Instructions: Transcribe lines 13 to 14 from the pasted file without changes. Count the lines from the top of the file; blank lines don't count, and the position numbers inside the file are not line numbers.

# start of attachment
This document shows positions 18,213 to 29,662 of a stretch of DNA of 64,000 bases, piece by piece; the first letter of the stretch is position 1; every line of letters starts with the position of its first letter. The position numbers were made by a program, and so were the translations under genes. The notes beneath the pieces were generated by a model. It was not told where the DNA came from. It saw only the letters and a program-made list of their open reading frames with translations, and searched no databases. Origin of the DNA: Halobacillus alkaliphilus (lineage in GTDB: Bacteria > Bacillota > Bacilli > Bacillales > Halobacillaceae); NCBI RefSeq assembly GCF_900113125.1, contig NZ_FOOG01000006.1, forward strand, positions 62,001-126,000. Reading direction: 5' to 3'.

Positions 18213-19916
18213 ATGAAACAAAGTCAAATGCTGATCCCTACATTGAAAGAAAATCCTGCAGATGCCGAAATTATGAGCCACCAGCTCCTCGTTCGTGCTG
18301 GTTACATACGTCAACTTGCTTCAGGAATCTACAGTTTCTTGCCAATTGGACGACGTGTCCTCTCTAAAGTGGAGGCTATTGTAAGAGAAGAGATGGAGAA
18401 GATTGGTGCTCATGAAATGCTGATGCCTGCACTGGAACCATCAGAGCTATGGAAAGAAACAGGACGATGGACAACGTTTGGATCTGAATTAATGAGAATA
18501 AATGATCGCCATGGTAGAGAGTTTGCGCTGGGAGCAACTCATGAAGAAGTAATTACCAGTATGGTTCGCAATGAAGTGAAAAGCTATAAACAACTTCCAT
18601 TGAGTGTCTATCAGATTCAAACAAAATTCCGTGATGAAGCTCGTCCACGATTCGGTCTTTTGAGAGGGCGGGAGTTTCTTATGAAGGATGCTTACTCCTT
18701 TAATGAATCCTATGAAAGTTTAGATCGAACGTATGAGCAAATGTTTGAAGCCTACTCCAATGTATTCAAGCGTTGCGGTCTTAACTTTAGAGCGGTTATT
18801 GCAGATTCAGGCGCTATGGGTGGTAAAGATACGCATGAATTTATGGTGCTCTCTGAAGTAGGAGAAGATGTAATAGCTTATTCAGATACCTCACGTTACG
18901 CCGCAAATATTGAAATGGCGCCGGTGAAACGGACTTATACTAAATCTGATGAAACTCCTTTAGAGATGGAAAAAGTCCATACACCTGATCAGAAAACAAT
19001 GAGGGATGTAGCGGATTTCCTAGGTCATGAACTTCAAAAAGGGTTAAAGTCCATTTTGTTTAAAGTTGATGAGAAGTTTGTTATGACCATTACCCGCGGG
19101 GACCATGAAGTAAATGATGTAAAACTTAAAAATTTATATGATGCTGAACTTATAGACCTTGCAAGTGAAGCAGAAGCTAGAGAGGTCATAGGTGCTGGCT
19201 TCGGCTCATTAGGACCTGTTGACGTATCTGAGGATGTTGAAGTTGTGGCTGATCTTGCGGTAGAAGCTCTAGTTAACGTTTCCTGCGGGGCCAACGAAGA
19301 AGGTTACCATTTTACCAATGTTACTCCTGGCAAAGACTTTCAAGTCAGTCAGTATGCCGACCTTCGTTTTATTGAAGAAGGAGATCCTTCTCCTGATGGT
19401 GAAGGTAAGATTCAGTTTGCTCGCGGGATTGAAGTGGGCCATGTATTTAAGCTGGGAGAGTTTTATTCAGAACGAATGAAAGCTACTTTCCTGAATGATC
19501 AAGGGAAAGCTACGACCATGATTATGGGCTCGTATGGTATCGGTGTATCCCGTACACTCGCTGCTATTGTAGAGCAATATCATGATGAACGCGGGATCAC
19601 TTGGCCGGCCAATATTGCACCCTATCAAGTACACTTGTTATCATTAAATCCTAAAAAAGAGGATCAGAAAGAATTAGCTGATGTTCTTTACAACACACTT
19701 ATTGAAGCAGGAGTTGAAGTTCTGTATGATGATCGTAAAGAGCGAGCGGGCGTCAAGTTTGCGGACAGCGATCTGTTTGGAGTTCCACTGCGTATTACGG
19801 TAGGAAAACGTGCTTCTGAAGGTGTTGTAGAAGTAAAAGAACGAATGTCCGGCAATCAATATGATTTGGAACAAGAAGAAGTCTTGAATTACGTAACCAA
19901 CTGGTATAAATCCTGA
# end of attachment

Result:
19201 TCGGCTCATTAGGACCTGTTGACGTATCTGAGGATGTTGAAGTTGTGGCTGATCTTGCGGTAGAAGCTCTAGTTAACGTTTCCTGCGGGGCCAACGAAGA
19301 AGGTTACCATTTTACCAATGTTACTCCTGGCAAAGACTTTCAAGTCAGTCAGTATGCCGACCTTCGTTTTATTGAAGAAGGAGATCCTTCTCCTGATGGT